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December 28, 2005


Yup thats the Bush administration. Lower than whale feces and proud of it.

Gary- Yes I am aware that the above is not an arguement. Sometimes a statement is its own reward.

And bbm wonders why I detest Bush. What I wonder is why anyone can stand him. Not just as president, but as a man.

Maybe he is not worse than most men. Which is a sad thing to say about most men.


They're just working their way through Constitutional amendments, apparently they're up to #13. (okay, that was a bit much)

"Maybe he is not worse than most men. Which is a sad thing to say about most men."

I would have no hesitation in putting Bush into the lower 49% of humans, ranked on a moral basis. In fact I might put him in the bottom 10%. Whether a mansion in Bel Air or a hovel outside Sao Paulo, most men have worked for what they have. What wasn't given Bush, he stole.

I know this is mere Bush-bashing, but what am I supposed to argue anymore? Rational arguments against blanket surveillance, torture, attacks on habeus, freaking slavery?

Umm, my heart is not in it. I guess I admire those who fight the good fight. I think I do.
I could move this thread into heated territory by saying that Katherine, hilzoy, and charleycarp are simply enabling oppression by treating tyranny as a legal question.

I am reminded of the old feminist line:"I will get rational when you take your foot off my neck." I am not sure that rational discussion or adherence to the rule of law remains moral when I see who is making the laws and what laws are being made.
Perhaps I would better serve justice by studying the tactical and strategic material over at Marxists.org, or consulting Osama and Zarqahi.

This is mostly about incompetence and a lack of will to do anything another than to toady to political interests.

Say the nice thing, but don't bother to follow up worth crap. Put morons in charge of trying to implement something (there may in fact be flaws in the initial efforts to craft a policy to enforce the overall goal). Allow favored interest groups to write the rules so that they are not inconvenienced by having to make accommodations for an important policy.

And then pretend that Bush's strong rhetoric somehow counts as policy and that he must actually mean what he says.

What result would be over the line? Which atrocity would end in acquiescence, would not end in:"Well, I lost, but I fought fair and honestly, and I still respect the process and must accept the results?"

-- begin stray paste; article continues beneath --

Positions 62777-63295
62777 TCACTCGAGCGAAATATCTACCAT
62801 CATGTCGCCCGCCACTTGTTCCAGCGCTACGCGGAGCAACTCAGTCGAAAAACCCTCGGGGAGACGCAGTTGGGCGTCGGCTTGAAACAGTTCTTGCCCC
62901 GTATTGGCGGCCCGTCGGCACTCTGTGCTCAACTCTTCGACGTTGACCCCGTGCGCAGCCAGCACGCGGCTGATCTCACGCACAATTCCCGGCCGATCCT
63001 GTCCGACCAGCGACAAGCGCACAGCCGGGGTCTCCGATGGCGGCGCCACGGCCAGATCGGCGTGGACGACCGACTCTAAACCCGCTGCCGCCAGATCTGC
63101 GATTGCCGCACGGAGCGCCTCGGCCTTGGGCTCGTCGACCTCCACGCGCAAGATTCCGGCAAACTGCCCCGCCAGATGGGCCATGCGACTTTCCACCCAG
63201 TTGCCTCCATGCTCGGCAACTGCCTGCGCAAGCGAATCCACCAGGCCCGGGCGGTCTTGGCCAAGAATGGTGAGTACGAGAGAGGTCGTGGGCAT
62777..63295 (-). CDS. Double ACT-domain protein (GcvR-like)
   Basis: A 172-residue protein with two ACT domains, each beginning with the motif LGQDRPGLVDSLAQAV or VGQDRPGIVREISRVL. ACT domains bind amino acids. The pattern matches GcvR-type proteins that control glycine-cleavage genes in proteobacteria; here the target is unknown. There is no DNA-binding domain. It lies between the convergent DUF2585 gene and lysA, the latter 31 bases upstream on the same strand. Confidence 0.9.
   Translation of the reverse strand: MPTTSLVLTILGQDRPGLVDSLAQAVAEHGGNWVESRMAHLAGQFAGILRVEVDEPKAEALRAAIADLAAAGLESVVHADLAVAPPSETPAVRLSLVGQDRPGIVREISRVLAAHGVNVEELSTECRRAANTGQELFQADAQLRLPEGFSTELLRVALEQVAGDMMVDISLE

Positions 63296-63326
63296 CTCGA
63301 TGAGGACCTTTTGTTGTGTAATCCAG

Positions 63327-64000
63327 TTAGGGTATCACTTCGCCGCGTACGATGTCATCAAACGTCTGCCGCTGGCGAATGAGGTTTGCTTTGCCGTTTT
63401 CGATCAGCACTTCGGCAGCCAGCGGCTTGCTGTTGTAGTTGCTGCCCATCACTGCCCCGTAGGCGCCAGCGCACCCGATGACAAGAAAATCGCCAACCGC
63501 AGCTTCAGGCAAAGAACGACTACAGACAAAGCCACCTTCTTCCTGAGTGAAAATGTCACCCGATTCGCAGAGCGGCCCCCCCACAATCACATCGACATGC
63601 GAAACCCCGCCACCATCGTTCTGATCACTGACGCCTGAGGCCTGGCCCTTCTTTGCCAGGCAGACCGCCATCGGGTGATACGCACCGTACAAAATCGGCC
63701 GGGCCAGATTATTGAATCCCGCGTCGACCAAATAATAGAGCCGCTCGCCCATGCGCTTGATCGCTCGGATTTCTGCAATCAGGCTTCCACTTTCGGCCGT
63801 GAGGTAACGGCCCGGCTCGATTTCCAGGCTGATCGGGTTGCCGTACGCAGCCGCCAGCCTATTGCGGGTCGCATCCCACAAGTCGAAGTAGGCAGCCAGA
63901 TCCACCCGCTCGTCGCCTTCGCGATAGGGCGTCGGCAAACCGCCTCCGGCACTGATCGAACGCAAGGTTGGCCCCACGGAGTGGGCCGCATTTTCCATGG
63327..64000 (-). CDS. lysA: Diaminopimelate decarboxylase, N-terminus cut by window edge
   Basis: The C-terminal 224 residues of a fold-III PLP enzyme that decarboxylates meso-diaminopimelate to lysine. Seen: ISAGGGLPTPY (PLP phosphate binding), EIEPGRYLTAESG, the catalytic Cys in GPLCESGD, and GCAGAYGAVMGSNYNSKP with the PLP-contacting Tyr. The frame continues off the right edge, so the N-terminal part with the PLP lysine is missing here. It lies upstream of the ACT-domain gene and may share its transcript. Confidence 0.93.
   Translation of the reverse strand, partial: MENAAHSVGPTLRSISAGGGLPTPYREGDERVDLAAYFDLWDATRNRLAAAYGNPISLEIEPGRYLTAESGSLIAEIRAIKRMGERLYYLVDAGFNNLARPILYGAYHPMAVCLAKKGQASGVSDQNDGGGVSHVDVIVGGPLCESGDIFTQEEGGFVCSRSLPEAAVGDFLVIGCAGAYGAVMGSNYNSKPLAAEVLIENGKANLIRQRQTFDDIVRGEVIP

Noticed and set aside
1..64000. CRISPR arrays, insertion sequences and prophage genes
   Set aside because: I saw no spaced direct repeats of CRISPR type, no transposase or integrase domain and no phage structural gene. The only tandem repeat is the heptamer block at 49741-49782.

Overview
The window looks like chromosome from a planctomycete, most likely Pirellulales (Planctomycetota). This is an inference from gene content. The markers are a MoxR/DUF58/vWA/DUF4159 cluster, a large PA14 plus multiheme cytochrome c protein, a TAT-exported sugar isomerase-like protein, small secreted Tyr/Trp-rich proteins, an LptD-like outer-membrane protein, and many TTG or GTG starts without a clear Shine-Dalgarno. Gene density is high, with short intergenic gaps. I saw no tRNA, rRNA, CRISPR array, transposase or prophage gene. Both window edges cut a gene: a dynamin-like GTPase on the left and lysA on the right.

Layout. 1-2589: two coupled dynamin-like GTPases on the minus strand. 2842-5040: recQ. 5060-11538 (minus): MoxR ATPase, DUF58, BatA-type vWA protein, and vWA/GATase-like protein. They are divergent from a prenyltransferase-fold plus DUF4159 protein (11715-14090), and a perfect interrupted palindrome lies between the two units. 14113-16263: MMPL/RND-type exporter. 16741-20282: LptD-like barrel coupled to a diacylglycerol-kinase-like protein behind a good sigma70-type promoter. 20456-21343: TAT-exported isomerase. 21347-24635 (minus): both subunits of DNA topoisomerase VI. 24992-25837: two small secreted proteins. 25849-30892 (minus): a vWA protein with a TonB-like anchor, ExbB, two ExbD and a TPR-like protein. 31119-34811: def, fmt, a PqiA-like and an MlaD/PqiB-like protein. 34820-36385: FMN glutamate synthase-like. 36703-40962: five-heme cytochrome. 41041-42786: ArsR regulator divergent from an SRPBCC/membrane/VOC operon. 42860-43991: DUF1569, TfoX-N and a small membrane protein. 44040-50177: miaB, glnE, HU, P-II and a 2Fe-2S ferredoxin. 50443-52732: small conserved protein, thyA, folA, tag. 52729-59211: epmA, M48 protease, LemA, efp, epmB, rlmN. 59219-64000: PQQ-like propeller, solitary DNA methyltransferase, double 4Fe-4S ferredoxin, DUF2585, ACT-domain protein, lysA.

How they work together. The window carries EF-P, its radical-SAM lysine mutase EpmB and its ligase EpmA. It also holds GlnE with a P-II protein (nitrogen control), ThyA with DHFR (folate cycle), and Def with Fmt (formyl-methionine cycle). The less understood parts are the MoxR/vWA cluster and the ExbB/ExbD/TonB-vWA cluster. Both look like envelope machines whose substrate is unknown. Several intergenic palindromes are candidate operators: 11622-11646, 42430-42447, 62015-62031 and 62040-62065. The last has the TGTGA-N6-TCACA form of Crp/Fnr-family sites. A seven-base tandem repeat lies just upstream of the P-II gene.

Not torture, habeus, slavery, rendition of innocents, illegal war and War Crimes and junking of Int'l law and conventions, then fricking what?

Hilzoy, I really thought you were smarter.

Most of these women wear short skirts and none of them are in a persistent vegitative state. Moreover, most of the men and women involved underprivileged anyway, so labour and prostitution is working very well for them.

Are we seeing a new political weapon---doing so many bad things that the populace can't keep them straight and gets too fatigued to care?

Are we seeing a new political weapon---doing so many bad things that the populace can't keep them straight and gets too fatigued to care?

This is a variant of the NY Knick Pat Riley approach to beating the MJ-led Bulls: foul all the time, the refs can't possibly call every one. Didn't work for Pat, hopefully it won't for the President either.

Bush hasn't defended the human rights records of genocidal tyrants yet. Reagan did that. There's probably no need to do so at the moment.

See, that's the thing I don't get. If this is a country by and for the people, how many totally pissed off people does it take for the few who are enamored with the pres to see that, whatever they personally think, GW and his policies are divisive and, ultimately, damaging to the country?

I don't think that bbm gets that *I* voted for Bush in 2000, and yet I count myself as a yellow dog democrat now. That is Bush's doing. How many other relatively moderate people hold the same opinions? Am I alone in this regard? Do bears not shit in the woods?

The answer is, bears do defecate mostly in the woods, and I am way far from alone, although there are certainly large numbers of moderates who still fear terrorism more than they detest Bush. But I think most of the political middle is shifting away from the pres. Does it take an election for that to become obvious?